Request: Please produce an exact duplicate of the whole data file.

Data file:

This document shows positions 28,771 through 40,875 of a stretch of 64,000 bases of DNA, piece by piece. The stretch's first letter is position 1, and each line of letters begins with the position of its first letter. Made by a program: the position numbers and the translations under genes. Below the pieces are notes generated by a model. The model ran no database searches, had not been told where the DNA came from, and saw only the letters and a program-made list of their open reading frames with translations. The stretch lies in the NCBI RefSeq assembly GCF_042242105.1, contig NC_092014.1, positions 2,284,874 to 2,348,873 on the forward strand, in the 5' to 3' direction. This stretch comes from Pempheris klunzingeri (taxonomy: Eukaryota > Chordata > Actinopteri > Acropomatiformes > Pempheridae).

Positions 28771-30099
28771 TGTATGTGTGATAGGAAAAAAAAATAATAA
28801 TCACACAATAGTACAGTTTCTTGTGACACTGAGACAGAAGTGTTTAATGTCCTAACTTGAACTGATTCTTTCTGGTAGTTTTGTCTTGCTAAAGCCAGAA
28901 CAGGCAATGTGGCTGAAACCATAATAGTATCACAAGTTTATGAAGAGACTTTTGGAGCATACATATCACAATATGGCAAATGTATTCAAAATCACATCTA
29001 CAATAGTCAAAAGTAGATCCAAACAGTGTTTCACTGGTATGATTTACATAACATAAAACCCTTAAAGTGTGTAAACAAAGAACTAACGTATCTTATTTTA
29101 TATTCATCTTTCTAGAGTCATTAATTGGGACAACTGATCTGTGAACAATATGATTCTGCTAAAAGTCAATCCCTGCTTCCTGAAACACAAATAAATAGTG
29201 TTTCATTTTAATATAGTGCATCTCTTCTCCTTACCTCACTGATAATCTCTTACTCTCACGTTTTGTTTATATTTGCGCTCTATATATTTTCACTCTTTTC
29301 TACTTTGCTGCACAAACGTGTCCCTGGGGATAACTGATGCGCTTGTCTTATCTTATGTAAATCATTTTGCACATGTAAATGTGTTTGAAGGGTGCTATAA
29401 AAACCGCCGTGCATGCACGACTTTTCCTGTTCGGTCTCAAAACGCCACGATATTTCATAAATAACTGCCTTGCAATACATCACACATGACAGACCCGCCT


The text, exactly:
This document shows positions 28,771 through 40,875 of a stretch of 64,000 bases of DNA, piece by piece. The stretch's first letter is position 1, and each line of letters begins with the position of its first letter. Made by a program: the position numbers and the translations under genes. Below the pieces are notes generated by a model. The model ran no database searches, had not been told where the DNA came from, and saw only the letters and a program-made list of their open reading frames with translations. The stretch lies in the NCBI RefSeq assembly GCF_042242105.1, contig NC_092014.1, positions 2,284,874 to 2,348,873 on the forward strand, in the 5' to 3' direction. This stretch comes from Pempheris klunzingeri (taxonomy: Eukaryota > Chordata > Actinopteri > Acropomatiformes > Pempheridae).

Positions 28771-30099
28771 TGTATGTGTGATAGGAAAAAAAAATAATAA
28801 TCACACAATAGTACAGTTTCTTGTGACACTGAGACAGAAGTGTTTAATGTCCTAACTTGAACTGATTCTTTCTGGTAGTTTTGTCTTGCTAAAGCCAGAA
28901 CAGGCAATGTGGCTGAAACCATAATAGTATCACAAGTTTATGAAGAGACTTTTGGAGCATACATATCACAATATGGCAAATGTATTCAAAATCACATCTA
29001 CAATAGTCAAAAGTAGATCCAAACAGTGTTTCACTGGTATGATTTACATAACATAAAACCCTTAAAGTGTGTAAACAAAGAACTAACGTATCTTATTTTA
29101 TATTCATCTTTCTAGAGTCATTAATTGGGACAACTGATCTGTGAACAATATGATTCTGCTAAAAGTCAATCCCTGCTTCCTGAAACACAAATAAATAGTG
29201 TTTCATTTTAATATAGTGCATCTCTTCTCCTTACCTCACTGATAATCTCTTACTCTCACGTTTTGTTTATATTTGCGCTCTATATATTTTCACTCTTTTC
29301 TACTTTGCTGCACAAACGTGTCCCTGGGGATAACTGATGCGCTTGTCTTATCTTATGTAAATCATTTTGCACATGTAAATGTGTTTGAAGGGTGCTATAA
29401 AAACCGCCGTGCATGCACGACTTTTCCTGTTCGGTCTCAAAACGCCACGATATTTCATAAATAACTGCCTTGCAATACATCACACATGACAGACCCGCCT